The Edirol R09 was the noisiest recorder with lots of very audible hiss. The low-end comments of the previous examples are still valid but the hiss in the high end of the frequency spectrum becomes problematic with the Edirol R09. In addition, the ‘room’ factor mentioned above is audible and makes the recording sound a bit cheap and lo-fi. On a voice, the sound of the Edirol R09 is more fatiguing to the ear and will psychoacoustically cause the listener to ‘tune out’ faster than when listening to ‘cleaner’ recordings.
The Zoom H4 is much more pleasant to hear because there is less hiss. I started wondering if the Zoom H4 doesn’t simply have a frequency response that falls in the highs thereby making any hiss less obvious. All hiss is not equal: hiss does not affect us the same way depending on the frequency band it is in and, depending on what other audio content could be masking it. This voice example is interesting because here we do not really have (or want) stereo components so as we listen to the different takes we notice the stereo microphones pick up the mono source differently. The Zoom H4 and Zoom H6 XY (‘coincident’) microphones receive the sound source at the same time and thereby eliminate some phase issues. This contributes to the more pleasant sound of the Zoom H4 and Zoom H6 recorders when compared to the Edirol R09 and Roland R26 that have a ‘near-coincident’ configuration.
The Zoom H6 has more low-end than the Zoom H4, something we noticed in the previous track. The hiss is even quieter on the Zoom H6 than the already-quiet-Zoom H4, which makes for a more pleasant listening experience with even less ear fatigue. Basically, with the Zoom H6, the only hiss left is low-end rumble it seems. The Zoom H6 seems to have a frequency response like the Zoom H4 that falls off in the high frequencies and hides any potential internal noise. Like the Zoom H4, the Zoom H6 minimizes the potential ‘roominess’ of the recording.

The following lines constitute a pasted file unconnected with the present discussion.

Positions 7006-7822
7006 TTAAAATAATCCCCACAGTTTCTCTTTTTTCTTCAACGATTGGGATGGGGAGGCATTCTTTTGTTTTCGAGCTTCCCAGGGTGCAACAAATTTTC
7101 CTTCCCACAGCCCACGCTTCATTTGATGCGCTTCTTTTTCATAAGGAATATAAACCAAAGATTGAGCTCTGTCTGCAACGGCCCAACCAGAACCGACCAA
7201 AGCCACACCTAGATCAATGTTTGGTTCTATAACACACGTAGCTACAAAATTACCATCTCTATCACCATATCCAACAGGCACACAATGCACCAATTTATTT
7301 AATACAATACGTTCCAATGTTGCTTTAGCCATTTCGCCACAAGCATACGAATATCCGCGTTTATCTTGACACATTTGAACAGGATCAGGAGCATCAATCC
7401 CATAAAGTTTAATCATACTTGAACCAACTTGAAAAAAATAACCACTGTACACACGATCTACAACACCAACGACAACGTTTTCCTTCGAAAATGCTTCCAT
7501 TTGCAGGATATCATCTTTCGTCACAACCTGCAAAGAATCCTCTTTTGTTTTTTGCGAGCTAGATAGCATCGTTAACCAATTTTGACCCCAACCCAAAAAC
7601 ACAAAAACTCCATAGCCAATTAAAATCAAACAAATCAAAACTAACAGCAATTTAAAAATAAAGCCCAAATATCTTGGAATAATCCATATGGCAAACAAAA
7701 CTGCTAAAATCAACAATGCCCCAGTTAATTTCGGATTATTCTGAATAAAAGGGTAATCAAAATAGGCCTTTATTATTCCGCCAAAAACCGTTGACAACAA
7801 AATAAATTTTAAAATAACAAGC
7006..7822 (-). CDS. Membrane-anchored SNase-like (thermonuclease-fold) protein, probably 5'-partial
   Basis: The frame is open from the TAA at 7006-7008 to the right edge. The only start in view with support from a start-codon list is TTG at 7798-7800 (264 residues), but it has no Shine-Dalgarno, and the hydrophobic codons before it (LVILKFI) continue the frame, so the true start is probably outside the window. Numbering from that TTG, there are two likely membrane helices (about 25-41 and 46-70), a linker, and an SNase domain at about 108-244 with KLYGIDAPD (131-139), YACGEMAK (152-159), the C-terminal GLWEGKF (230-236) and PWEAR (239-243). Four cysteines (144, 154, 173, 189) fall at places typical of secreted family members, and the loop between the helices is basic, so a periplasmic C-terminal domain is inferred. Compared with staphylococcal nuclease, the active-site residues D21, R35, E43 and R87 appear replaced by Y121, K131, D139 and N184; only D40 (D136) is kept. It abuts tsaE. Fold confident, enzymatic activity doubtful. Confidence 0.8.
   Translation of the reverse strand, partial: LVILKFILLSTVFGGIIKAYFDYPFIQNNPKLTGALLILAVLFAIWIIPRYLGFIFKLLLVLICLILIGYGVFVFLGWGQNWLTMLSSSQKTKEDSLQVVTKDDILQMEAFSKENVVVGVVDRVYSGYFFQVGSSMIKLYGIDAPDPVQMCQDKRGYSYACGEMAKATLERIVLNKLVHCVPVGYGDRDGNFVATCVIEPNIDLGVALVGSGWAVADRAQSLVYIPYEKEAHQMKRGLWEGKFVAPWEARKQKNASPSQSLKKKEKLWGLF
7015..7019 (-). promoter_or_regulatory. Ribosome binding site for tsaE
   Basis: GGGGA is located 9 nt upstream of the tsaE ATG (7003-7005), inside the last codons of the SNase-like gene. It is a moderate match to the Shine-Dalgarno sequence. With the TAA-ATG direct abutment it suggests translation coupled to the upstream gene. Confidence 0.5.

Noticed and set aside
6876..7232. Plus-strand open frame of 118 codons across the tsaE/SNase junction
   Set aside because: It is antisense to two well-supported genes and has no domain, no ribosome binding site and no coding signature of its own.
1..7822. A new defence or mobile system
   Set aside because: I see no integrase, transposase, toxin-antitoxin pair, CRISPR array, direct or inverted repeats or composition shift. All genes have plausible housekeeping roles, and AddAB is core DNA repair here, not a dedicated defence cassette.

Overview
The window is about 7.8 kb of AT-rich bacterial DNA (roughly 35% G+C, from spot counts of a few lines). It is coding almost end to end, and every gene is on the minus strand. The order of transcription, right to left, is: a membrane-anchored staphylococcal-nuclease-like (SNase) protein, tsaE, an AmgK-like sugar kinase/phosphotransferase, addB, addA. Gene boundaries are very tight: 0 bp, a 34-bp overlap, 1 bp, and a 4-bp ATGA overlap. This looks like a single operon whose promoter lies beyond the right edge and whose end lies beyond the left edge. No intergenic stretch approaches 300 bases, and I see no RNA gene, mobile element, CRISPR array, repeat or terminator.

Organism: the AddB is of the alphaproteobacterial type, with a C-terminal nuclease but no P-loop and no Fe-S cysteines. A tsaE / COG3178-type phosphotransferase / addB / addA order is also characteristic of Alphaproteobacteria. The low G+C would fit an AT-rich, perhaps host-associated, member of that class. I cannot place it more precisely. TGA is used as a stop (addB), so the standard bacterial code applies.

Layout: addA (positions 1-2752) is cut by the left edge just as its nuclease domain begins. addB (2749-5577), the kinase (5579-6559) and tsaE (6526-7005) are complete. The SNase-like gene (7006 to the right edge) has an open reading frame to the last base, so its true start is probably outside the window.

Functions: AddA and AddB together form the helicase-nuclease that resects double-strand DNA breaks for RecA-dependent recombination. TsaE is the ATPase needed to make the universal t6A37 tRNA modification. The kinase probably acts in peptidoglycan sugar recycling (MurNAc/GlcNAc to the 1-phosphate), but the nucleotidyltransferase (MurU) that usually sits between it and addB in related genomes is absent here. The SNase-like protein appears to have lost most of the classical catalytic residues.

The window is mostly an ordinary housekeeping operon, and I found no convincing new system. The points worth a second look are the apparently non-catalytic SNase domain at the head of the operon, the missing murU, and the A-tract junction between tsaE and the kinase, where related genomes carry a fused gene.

The Roland R26 is somewhere in between the Edirol R09 and the Zooms when it comes to hiss. Rumble is audible, showing the Roland R26’s low-end sensitivity. The ‘roominess’ of the recording however makes it sound inferior to the Zoom H4 and Zoom H6.
With a spectral analyzer on each recording, the same low frequency rumble and the same high frequency attenuations can be observed as on the first track:
Wondering about mono compatibility, I put a phasescope on these tracks. You can see for yourselves in the photos below. This allowed me to see that all the recordings were very mono compatible and it also allowed me to confirm the stereo widths of the different recorders. In the following pictures you can see the Zoom recordings are wider than the others.
In conclusion, all the recorders are useable; the more recent ones are better. While carrying out the recordings I noticed the Edirol R09 distorts easily so you really need to check your input levels and leave plenty of headroom with that one. A High Pass Filter can solve many potential rumble issues. Some recorders like the Roland R26 even provide a HPF at variable frequencies. I believe the main differences lie in the stereo field (AB or XY) each recorder captures and ultimately it comes down to taste: What is the color of the sound the recording engineer is looking to capture? Some recorders offer multiple stereo configurations so that can be a factor in choosing a recorder. How discretely you are able to pick up sounds can also make a difference, the smallest recorders allow you to go unnoticed more easily…